McCrary's initial civil-action complaint spawned Fisher/McCrary court-case proceedings in 13 separate, federal and appellate courts in Maryland, Louisiana, Florida and Washington, DC. McCrary's suit was spearheaded by super-litigator William H. "Billy" Murphy, Jr., noted for multimillion- and multibillion-dollar lawsuits and high-stakes litigation. His flamboyant racial discrimination suits and eight-figure settlements garner high-profile publicity. He is a second-generation African-American Baltimore circuit court judge.[40] Murphy is notorious for regularly obtaining $30 million, $50 million and $272 million trial-court award verdicts and settlements in his home court, Baltimore City. Baltimore is known as one of America’s most corrupt cities and the site of huge lawsuit judicial jackpot wins.

Fisher dubbed McCrary's lawsuit a total fabrication by McCrary and his lawyers.[41]


During the protracted court battle, a year after Fisher's husband sued McCrary,[42] Fisher served a separate suit on McCrary and his attorney.[43] Afterwards McCrary's attorneys sued two of Fisher's husband's attorneys.[44] Those attorneys then in turn sued Fisher, McCrary and others.[45] In a related claim McCrary filed action against Bank of America.[46]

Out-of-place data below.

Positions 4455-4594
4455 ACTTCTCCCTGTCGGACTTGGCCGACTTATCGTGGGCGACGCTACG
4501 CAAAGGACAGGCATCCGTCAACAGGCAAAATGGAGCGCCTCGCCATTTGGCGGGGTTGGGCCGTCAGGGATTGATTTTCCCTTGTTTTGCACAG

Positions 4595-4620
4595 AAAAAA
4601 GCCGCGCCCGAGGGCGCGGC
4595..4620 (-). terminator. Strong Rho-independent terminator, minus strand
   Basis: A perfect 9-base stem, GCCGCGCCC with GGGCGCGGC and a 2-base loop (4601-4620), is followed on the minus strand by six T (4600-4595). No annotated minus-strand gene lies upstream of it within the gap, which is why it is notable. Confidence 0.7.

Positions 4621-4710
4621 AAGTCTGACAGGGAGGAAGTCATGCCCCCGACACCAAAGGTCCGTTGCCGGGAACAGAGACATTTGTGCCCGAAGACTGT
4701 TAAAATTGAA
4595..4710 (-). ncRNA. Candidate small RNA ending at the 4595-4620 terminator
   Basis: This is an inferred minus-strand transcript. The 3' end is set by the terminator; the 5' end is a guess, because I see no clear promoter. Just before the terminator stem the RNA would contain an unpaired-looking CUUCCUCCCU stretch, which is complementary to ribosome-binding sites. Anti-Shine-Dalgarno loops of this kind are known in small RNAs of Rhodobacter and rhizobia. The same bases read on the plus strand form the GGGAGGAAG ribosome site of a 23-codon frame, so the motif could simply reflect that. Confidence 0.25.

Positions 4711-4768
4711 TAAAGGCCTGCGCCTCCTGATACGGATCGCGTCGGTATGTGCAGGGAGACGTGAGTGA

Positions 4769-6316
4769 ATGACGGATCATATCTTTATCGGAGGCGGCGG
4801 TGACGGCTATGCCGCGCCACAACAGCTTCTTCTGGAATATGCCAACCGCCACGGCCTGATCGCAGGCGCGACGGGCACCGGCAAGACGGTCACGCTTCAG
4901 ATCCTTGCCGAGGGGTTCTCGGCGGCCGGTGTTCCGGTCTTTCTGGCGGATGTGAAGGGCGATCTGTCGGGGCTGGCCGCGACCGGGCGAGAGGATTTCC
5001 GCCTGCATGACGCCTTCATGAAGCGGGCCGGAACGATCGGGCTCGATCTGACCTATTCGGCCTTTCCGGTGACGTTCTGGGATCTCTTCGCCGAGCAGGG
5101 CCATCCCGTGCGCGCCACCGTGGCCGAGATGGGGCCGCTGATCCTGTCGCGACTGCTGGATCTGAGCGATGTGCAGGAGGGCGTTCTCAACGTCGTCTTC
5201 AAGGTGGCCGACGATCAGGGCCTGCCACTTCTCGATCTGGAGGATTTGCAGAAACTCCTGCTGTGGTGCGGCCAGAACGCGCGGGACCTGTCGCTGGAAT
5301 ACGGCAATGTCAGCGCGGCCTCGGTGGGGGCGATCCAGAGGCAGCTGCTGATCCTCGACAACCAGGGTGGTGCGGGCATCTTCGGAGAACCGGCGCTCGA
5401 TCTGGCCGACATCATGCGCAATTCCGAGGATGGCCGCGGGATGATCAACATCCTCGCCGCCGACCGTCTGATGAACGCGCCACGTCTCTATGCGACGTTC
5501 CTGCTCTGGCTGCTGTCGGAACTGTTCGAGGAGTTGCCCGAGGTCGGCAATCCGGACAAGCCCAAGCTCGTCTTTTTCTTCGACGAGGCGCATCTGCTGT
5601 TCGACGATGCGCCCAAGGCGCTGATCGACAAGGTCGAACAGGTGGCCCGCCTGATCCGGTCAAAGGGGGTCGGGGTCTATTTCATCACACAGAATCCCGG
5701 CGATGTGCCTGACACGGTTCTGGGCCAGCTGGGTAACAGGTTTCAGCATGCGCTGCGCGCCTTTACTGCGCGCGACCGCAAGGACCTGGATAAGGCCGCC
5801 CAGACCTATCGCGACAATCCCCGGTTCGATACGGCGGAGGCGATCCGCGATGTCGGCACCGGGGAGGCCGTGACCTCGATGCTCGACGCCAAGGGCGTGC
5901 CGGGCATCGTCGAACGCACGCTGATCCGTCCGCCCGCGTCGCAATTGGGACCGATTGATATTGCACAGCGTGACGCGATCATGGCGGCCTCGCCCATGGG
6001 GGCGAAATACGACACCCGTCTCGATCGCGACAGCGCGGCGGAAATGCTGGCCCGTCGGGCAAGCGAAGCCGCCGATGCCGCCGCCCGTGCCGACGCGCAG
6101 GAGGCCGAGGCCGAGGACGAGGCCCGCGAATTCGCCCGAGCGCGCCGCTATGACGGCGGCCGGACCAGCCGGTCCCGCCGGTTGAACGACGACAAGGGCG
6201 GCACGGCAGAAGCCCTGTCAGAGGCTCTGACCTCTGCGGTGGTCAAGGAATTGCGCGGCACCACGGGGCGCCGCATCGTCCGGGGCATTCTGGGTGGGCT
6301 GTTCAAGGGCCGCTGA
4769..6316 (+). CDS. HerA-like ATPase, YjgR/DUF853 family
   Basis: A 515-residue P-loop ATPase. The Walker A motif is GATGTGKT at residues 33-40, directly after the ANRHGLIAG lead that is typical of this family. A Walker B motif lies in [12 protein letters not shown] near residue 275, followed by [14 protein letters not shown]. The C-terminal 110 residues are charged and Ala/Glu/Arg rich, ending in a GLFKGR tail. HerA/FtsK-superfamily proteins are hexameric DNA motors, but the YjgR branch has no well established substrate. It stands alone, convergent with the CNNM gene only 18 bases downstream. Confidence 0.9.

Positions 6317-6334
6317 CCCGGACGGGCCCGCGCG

Post-NFL retirement, McCrary admitted to Percocet, Percodan, OxyContin, oxycodone, psychiatric medicine, methadone and fentanyl patch usage for chronic pain and depression; McCrary, who earned more than $16 million in signing bonuses alone, filed an NFL disability claim seeking $750 to $4000 per month in disability benefits.[47]